Functions and Graphs
By M Bourne
In the real world, it's very common that one quantity depends on another quantity.
For example, if you work in a fast food outlet, your pay packet depends on the number of hours you work. Or, the amount of concrete you need to order when constructing a building will depend on the height of the building.
The cartesian plane
This chapter is about functions (this is how we express relationships between quantities) and their graphs.
The graph of a function is really useful if we are trying to model a real-world problem. ("Modeling" is the process of finding the relationships between quantities.)
Sometimes we may not know an expression for a function but we do know some values (maybe from an experiment). The graph can give us a good idea of what function may be applied to the situation to solve the problem.
In this Chapter
1. Introduction to Functions - definition of a function, function notation and examples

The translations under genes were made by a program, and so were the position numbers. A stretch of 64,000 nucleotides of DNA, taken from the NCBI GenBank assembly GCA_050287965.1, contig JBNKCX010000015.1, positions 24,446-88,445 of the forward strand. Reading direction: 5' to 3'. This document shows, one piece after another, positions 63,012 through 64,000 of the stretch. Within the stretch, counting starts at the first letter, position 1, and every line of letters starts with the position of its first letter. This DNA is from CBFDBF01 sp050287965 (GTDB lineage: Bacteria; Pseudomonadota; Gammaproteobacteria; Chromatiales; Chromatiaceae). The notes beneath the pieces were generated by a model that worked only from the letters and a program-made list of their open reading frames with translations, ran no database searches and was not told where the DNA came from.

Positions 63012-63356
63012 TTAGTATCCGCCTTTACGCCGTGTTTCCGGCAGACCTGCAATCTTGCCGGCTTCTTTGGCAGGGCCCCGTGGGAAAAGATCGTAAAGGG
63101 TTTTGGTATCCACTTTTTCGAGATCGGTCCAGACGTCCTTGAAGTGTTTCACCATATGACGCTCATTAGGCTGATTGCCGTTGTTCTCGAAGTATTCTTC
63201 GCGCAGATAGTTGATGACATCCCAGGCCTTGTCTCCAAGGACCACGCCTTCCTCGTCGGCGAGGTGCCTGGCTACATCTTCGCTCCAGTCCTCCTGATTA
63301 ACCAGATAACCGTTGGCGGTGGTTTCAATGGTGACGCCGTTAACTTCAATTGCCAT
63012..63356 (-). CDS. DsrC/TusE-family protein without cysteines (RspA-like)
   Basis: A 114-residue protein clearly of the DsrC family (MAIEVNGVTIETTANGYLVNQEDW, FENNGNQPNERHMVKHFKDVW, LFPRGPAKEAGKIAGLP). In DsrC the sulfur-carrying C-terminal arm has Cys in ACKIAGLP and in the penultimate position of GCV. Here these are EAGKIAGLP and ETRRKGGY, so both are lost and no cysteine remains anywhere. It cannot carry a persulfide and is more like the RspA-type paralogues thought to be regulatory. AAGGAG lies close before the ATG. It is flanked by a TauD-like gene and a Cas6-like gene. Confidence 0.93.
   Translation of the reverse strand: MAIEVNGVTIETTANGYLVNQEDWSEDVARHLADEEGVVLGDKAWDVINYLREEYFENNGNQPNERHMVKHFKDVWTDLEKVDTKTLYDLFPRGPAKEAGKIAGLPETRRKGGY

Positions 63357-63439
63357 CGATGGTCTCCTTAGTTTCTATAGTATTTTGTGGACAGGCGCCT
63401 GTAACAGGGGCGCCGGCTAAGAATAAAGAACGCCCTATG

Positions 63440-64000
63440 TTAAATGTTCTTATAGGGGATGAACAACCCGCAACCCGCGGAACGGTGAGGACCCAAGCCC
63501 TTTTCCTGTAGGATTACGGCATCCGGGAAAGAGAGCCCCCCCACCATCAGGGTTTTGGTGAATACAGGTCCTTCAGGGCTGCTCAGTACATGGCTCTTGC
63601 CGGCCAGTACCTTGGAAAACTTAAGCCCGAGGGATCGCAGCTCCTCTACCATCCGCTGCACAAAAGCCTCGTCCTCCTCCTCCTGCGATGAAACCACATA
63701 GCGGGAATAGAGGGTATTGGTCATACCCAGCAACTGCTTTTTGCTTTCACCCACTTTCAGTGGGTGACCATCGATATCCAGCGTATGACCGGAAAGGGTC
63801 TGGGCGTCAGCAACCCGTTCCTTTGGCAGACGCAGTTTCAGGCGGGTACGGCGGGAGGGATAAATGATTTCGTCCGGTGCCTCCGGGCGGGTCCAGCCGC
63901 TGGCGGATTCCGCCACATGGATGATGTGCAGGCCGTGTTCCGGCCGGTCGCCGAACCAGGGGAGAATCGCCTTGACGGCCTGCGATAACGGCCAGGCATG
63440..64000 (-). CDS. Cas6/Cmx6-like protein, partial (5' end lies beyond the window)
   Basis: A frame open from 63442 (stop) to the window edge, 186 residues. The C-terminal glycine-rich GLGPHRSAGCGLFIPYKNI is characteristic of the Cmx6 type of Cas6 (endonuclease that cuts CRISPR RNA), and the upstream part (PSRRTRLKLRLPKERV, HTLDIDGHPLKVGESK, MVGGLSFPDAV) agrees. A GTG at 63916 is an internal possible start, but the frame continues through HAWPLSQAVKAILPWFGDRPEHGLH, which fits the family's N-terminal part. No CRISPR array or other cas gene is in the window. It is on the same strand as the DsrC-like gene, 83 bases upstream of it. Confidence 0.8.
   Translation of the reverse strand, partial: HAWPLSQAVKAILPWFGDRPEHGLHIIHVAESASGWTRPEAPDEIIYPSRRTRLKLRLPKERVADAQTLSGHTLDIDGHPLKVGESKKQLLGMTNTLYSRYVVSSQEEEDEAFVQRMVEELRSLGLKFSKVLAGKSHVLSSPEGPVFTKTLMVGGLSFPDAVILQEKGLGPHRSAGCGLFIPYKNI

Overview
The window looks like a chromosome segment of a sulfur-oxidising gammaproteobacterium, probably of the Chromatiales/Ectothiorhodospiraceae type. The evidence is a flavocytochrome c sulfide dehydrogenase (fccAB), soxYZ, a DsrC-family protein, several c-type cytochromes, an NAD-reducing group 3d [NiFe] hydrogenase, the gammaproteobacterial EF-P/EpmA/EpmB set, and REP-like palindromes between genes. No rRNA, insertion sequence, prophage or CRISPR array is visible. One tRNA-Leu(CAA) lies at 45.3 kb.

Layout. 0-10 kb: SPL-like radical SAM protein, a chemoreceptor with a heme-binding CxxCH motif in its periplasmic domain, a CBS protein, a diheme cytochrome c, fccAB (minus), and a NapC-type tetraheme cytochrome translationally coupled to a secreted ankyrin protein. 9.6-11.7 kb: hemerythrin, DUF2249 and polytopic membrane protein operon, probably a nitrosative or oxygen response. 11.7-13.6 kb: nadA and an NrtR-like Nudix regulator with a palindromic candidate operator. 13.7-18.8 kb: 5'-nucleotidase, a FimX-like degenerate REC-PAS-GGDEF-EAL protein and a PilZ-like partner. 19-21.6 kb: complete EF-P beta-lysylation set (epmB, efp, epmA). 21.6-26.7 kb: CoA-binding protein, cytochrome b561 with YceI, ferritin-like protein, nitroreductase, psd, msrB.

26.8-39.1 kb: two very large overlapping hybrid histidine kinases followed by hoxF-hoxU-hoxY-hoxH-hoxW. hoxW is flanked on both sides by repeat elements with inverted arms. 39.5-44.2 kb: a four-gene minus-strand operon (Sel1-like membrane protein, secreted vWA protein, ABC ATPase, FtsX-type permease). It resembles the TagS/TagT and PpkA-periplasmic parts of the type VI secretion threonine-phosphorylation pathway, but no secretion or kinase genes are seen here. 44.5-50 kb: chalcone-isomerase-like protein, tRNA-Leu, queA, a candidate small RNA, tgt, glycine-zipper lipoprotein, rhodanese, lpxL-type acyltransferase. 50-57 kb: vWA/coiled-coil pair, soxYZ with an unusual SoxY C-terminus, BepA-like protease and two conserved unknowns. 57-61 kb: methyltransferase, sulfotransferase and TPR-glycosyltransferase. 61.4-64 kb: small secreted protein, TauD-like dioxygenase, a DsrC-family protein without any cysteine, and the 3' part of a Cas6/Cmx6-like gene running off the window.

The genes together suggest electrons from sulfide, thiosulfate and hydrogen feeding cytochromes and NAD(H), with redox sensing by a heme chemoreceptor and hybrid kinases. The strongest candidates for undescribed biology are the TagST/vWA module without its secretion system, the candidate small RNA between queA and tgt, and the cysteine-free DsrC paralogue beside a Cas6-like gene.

2. Functions from Verbal Statements - turning word problems into functions
Graphs of Functions
3. Rectangular Coordinates - the system we use to graph our functions
4. The Graph of a Function - examples and an application
Domain and Range of a Function - the `x`- and `y`-values that a function can take
5. Graphing Using a Computer Algebra System - some thoughts on using computers to graph functions
6. Graphs of Functions Defined by Tables of Data - often we don't have an algebraic expression for a function, just tables
7. Continuous and Discontinuous Functions - the difference becomes important in later mathematics
8. Split Functions - these have different expressions for different values of the independent variable
9. Even and Odd Functions - these are useful in more advanced mathematics
Let's now learn about definition of a function and function notation.
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